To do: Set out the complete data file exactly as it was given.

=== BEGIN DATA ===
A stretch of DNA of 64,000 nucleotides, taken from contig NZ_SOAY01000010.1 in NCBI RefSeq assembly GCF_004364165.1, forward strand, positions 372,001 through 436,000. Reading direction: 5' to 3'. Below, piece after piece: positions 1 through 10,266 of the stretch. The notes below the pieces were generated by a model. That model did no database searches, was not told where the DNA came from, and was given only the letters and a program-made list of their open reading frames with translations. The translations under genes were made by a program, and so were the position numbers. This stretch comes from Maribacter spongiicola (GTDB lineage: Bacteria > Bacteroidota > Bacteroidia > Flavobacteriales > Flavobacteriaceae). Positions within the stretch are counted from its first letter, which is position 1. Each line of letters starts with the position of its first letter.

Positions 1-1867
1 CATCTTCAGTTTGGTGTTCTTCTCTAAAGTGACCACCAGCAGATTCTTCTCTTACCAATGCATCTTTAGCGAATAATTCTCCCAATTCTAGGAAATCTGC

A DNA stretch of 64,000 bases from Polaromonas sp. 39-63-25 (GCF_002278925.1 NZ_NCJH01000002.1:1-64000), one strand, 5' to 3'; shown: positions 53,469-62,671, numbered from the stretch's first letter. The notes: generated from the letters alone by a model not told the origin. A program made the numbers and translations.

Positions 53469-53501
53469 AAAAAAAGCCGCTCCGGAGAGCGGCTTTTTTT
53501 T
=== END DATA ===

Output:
A stretch of DNA of 64,000 nucleotides, taken from contig NZ_SOAY01000010.1 in NCBI RefSeq assembly GCF_004364165.1, forward strand, positions 372,001 through 436,000. Reading direction: 5' to 3'. Below, piece after piece: positions 1 through 10,266 of the stretch. The notes below the pieces were generated by a model. That model did no database searches, was not told where the DNA came from, and was given only the letters and a program-made list of their open reading frames with translations. The translations under genes were made by a program, and so were the position numbers. This stretch comes from Maribacter spongiicola (GTDB lineage: Bacteria > Bacteroidota > Bacteroidia > Flavobacteriales > Flavobacteriaceae). Positions within the stretch are counted from its first letter, which is position 1. Each line of letters starts with the position of its first letter.

Positions 1-1867
1 CATCTTCAGTTTGGTGTTCTTCTCTAAAGTGACCACCAGCAGATTCTTCTCTTACCAATGCATCTTTAGCGAATAATTCTCCCAATTCTAGGAAATCTGC

A DNA stretch of 64,000 bases from Polaromonas sp. 39-63-25 (GCF_002278925.1 NZ_NCJH01000002.1:1-64000), one strand, 5' to 3'; shown: positions 53,469-62,671, numbered from the stretch's first letter. The notes: generated from the letters alone by a model not told the origin. A program made the numbers and translations.

Positions 53469-53501
53469 AAAAAAAGCCGCTCCGGAGAGCGGCTTTTTTT
53501 T